It's time for Skamania Mania
“It’s on!” said my brother Jim last week after returning from a day of fishing. “And I’m headed back first thing in the morning,” he added with maniacal conviction. It’s now time for Skamania mania. He was referring to the annual summer run of steelhead trout, Skamania to be exact.
When days grow long and hot, some fishermen begin morphing into something completely different, like my brother. They evolve into what many call “Skamaniacs!” They put down their panfish and bass equipment, instead, grabbing rods a bit larger and begin migrating north. No, not to Canada, not near that far. In-shore anglers begin congregating on Indiana’s Lake Michigan shoreline and its smaller tributaries. In Indiana we are fortunate to have unique fishing opportunities for big water species, non-existent in most interior states.
Skamania steelhead gets its name from the hatchery in Washington that first created it. These trout tend to run in warmer waters than the normal breeds which spawn in later winter to early spring.
What sets the Skamania strains apart from their winter-run brothers, aside from running in the summer months, is their long slender bodies and famous tendency towards becoming airborne when hooked. With all due respect to the acrobatic smallmouth bass or the brute strength of bulldogging king salmon, no fish swimming in Lake Michigan or its feeder streams fights with more fury than a well-hooked Skamania steelhead.
For years, Skamania trout have been attracting a solid following of dedicated anglers and the people who diligently follow their summer spawning runs continue to swell.
The attention this particular species of fish garner is no surprise. These high flying, acrobatic steelhead trout hit like freight trains as they slash baits. As for light tackle - forget about it - unless you enjoy seeing your standard fishing tackle come apart in your hands.
Matt Burns, Russiaville, proves he's on his way to becoming a Skamaniac. Photo by author
Seven to nine foot rods are the norm as long as they have a soft action to absorb the blistering shock these fish can deliver. A reel spooled with several hundred yards of 10 pound test line is also a good bet as they are known for stripping smaller reels bare during their searing runs.
Summertime is Skamania time in northern Indiana with the months of June and July being the best. Mature fish average 10 pounds with many caught each year eclipsing the 20 pound mark.
“Since these magnificent fish enter Indiana tributaries during the summer months, we are right in the middle of this year’s migration,” said DNR Lake Michigan biologist Brian Breidert. “Indiana is home of the Skamania in Lake Michigan,” he continued. “Our hatchery staff works diligently each summer collecting adult fish to ensure our hatcheries have an ample supply of adults to produce eggs for our state’s annual stocking programs.”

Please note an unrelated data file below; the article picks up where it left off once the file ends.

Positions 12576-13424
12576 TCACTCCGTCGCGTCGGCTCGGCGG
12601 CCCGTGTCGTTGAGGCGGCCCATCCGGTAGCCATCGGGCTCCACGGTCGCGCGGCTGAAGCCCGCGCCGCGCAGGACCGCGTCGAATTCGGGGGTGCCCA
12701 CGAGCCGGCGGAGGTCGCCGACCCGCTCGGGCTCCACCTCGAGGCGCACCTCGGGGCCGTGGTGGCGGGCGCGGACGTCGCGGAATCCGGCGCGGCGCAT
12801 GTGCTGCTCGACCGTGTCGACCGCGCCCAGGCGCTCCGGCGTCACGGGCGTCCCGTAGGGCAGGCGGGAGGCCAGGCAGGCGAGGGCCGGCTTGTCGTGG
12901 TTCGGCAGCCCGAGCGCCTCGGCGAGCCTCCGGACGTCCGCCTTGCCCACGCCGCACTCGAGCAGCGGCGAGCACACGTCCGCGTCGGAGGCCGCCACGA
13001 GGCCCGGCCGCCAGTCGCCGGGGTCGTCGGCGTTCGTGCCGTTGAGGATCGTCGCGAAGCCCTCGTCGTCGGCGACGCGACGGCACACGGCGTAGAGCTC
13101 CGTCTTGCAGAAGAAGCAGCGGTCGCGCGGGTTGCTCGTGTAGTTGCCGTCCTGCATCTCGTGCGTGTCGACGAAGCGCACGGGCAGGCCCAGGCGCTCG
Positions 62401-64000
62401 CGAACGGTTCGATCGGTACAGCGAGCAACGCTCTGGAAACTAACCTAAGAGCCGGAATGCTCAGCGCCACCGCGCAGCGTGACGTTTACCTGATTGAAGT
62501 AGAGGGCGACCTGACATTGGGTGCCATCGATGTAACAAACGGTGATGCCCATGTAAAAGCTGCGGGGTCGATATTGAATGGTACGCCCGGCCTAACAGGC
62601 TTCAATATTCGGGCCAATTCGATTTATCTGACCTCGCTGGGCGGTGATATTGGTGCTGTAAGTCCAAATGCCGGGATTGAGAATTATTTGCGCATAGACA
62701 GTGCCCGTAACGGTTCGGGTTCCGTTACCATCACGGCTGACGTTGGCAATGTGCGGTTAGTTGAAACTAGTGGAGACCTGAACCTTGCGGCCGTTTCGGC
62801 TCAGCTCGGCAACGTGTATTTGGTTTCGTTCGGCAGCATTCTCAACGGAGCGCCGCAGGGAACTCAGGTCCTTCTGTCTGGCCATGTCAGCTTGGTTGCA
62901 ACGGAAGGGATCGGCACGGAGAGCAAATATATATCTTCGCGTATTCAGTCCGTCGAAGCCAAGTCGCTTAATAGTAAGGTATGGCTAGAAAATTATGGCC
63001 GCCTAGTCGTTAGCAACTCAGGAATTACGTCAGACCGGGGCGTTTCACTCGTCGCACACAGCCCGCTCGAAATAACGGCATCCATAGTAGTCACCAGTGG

Steelhead Family Tree
Lake Michigan boasts two types of steelhead - the Skamania strain and the Michigan strain. Skamania begin their spawning run in the summer rather than the fall like their Michigan cousins. Once entering the streams, they normally stay there until next spring before again moving out into the big lake. While in these small tributaries, they often reside near log jams and deeper pools.
Skamania steelheads are easy to identify and are often times called “silver torpedoes.” They are long and sleek while the Michigan strains are shorter, fatter and more football shaped. Both strains will exhibit a beautiful pink stripe along their sides as the run progresses. Skamania grow larger making them more popular. Most anglers are convinced they are the best fighters.
Some of the best places to hook one of Indiana’s premier fish include Trail Creek, Little Calumet River and the St. Joe River, close to where they empty into Lake Michigan. Hundreds, if not thousands of the fish are also taken by shore anglers from the large, public break-waters and pier located in Michigan City’s Washington Park.
Some of the best baits include nothing more than nightcrawlers, spawn clusters or shrimp placed four to eight feet under a bobber. Casting spoons or jointed Rapalas also account for many fish. “I catch Skamania on all types of different colors of artificial lures,” says George Marcum, an avid steelhead enthusiast from Michigan City, “as long as its fluorescent orange!” If you have never experienced the thrill of tying into one of these tenacious, high flying, acrobatic fish, you are missing one of anglings greatest thrills. It only takes one hook-up and you too may morph into a true “skamaniac!”